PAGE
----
Women warned that heart disease is biggest killer

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The Independent Online

Medical Correspondent

Five times as many women are killed by heart disease than by breast cancer in England and Wales, yet more than 70 per cent of women remain unaware that the condition is the single largest risk to their well-being.

New data shows that coronary heart disease (CHD) is the main cause of premature death in British women with 1 in 14 dying from it before the age of 75. Overall, it accounts for 1 in 4 female deaths, propelling the UK to the top of the European mortality rankings for CHD for women aged 35-74.

The British Heart Foundation, which today launches a new campaign focusing on "Britain's No. 1 Ladykiller", warned that the greatest barrier to prevention and treatment of CHD was women's own perception of heart disease as a "male preserve".

Each year, there are more than 76,000 deaths among women - greater than for any type of cancer. In addition, thousands suffer non-fatal heart attacks which can leave them chronically disabled.

Although death rates from coronary heart disease have decreased since the1970s, they are now falling faster in men than women. For men aged 35-74 the death rate has fallen by 24 per cent since 1980, and for women by 19 per cent.

Dr Ian Baird, medical spokesman for the BHF, said: "The number of women aged over 65 is set to double in the next decade. It is of vital importance that we raise awareness now."

Research by the BHF shows that many women do not recognise the symptoms of heart disease and do not seek help at an early stage of the illness. Dr Baird said that one of the preliminary symptoms, angina - chest pain on exertion or excitement- was often ignored.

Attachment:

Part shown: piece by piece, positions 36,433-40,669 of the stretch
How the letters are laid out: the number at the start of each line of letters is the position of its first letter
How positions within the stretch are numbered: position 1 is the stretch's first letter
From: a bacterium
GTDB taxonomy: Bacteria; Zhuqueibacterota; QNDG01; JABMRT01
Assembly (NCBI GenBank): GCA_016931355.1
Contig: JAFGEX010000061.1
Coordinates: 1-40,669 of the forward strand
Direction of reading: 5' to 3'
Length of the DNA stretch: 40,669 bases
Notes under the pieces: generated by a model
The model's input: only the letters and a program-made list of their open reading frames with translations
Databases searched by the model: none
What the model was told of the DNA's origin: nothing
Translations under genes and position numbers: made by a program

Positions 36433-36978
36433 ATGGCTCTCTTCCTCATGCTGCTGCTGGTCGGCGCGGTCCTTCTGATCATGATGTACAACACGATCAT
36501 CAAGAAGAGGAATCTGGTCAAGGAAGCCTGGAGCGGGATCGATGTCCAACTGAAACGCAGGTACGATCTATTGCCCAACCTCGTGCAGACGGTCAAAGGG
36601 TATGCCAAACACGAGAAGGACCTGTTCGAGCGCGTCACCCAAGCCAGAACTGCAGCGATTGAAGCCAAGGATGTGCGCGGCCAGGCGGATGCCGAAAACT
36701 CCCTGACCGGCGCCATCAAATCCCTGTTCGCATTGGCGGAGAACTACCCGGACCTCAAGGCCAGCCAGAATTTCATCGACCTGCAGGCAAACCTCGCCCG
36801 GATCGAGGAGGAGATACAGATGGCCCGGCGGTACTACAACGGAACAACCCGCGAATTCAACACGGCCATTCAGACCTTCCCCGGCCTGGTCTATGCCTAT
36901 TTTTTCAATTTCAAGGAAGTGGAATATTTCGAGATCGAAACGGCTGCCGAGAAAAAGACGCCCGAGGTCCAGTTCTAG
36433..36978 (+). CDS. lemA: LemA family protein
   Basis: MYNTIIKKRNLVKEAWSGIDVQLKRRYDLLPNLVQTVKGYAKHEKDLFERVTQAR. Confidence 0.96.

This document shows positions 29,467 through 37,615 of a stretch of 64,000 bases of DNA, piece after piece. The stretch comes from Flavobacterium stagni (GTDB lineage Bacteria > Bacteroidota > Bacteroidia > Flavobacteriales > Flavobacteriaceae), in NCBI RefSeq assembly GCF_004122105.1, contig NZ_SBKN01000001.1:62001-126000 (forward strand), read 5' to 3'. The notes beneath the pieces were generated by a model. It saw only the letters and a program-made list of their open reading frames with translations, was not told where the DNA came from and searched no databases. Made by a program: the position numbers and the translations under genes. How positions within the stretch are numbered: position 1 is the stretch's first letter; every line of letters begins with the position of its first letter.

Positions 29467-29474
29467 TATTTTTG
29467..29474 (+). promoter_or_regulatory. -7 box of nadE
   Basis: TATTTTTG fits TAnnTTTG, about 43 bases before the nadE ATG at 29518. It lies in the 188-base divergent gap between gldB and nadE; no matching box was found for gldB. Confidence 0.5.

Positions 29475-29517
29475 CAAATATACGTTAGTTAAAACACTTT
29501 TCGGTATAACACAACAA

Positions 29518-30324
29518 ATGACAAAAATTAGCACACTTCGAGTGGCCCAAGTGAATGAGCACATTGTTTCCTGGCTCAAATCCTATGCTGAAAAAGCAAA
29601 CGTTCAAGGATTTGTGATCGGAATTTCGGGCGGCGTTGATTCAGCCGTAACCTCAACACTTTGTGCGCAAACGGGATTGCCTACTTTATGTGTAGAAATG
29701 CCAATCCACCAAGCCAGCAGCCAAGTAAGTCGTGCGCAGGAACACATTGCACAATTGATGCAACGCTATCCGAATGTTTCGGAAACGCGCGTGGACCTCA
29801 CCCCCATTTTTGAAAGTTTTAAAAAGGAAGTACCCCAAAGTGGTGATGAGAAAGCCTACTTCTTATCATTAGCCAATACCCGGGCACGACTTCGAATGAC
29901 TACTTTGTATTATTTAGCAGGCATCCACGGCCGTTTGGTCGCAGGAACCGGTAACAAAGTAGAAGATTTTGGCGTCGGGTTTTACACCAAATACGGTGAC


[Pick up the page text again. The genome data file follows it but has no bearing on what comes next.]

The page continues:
"Women come forward for investigation at a more advanced stage of the disease than men," he added.

Dr Baird said that much of the initial research into heart disease had been carried out on men, and this had left the impression that they were at far greater risk than to women.

Prior to the menopause women have a lower risk of heart disease than men because the female hormone oestrogen has a protective effect on the blood vessels supplying the heart. Smoking and high-fat diets can reduce this protection, and after the menopause men and women run similar risks.

A survey of 800 women carried out by the BHF revealed widespread confusion about a healthy diet and in particular, cholesterol, with more than half of women unaware that saturated fats are the key type of fat to cut down on if they wanted to reduce their risk of CHD.

tA Women and Heart Disease information pack. Telephone the BHF on 0990 200656, or sendtwo first class stamps to: BHF, 14 Fitzhardinge Street, London W1H 4DH.